but i'm still going to eat chocolate and stuff. so there!

blank stares

Egyptian women have a way of walking, a way of looking, that seems to (for the most part) keep the men at bay. I can tell I have adopted this way of moving about in public, because i haven't been actually touched in a couple of months now. (I hope it stays that way...knock-on-wood, insha'allah, etc.) Also, the number of obscene comments has been lower than it was before. All of this is good, except:

today I saw the look on a woman's face as I passed her. Normally I don't look at people's faces, because eye contact = an invitation to harassment. But I saw this woman's face, and what I saw there was...


She had a completely blank, basically unfocused stare, straight ahead (not turning to the right or to the left) and yet at the ground--a stare that didn't make eye contact with anyone, didn't welcome anyone, didn't express anything, and yet was likely taking in everything around her.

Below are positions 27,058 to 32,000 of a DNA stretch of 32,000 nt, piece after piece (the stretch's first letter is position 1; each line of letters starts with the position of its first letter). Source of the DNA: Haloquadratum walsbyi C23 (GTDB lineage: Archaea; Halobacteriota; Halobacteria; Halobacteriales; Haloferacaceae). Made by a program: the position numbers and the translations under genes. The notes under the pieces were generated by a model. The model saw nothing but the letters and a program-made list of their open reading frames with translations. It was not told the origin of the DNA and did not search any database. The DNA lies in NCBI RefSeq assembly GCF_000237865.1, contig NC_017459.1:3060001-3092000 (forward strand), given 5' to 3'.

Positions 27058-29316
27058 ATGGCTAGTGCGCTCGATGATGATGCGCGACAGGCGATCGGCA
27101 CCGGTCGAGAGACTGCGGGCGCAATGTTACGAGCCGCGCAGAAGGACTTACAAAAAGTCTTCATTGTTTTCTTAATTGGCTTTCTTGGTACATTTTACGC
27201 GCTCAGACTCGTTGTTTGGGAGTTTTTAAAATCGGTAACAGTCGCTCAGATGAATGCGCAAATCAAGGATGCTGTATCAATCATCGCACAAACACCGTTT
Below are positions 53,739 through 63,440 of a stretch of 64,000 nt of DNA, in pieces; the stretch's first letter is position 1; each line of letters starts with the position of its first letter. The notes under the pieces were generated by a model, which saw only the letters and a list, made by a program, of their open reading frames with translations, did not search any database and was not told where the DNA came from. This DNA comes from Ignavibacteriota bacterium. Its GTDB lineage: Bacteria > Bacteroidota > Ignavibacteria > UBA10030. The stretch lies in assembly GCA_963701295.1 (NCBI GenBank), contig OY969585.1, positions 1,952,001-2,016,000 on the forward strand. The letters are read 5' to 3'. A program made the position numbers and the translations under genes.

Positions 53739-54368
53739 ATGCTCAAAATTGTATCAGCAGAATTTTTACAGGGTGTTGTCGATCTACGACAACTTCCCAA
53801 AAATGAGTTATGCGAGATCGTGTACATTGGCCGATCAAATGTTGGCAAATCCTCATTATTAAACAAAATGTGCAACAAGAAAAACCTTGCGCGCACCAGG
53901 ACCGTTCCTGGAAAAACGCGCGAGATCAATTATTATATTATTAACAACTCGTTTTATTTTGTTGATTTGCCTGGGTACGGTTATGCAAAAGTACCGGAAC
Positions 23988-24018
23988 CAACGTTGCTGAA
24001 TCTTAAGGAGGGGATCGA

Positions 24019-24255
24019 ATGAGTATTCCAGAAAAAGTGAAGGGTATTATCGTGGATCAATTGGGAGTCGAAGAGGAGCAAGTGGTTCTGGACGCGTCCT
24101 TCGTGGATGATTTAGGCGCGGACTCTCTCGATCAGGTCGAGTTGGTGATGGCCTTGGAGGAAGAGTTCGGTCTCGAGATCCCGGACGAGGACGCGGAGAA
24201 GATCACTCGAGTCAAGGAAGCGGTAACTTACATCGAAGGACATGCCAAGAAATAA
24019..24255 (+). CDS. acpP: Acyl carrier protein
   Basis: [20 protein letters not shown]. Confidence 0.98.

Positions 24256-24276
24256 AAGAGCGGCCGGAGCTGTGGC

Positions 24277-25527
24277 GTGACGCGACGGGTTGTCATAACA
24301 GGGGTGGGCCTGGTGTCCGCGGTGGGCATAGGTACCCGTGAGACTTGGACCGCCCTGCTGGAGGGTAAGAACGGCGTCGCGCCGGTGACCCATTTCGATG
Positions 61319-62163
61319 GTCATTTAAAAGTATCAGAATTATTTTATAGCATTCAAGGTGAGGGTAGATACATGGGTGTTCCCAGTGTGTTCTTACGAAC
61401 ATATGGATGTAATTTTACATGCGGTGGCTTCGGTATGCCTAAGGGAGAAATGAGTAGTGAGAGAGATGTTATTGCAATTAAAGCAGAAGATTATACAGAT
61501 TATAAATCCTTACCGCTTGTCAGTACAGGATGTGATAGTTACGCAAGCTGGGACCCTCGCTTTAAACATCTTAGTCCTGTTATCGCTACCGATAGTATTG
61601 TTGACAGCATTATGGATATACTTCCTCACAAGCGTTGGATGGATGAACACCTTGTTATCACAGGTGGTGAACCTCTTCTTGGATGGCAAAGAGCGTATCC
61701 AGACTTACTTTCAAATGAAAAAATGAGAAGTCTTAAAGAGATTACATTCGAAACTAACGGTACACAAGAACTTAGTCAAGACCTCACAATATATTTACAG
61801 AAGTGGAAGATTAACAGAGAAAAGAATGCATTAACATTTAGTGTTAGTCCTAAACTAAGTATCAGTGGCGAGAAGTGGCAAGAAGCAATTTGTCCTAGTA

I know that I too walk around with this stare, even when I have my sunglasses on. Last tuesday I nearly walked right past a friend--who I wasn't expecting, obviously--on the Metro platform. It wasn't until he called me by name that I turned my head or moved my eyes. Sometimes I catch myself doing it at school--a safe place staffed by women and attended by girls, a place where I should be making eye contact because these are my students and my colleagues!--or even at home, of all places. I also found myself doing it in Italy. I walked straight by people on the sidewalk, not listening, not looking, basically being completely indifferent to all the people around me.

And this makes me wonder--how long will it take before I am not like that anymore? Will this element of fitting into the culture wear off? I don't like acting indifferent to people, pretending they aren't there, acting like all these other children of God either don't exist or are so awful they need to be ignored. And yet it seems necessary here. What's the deal?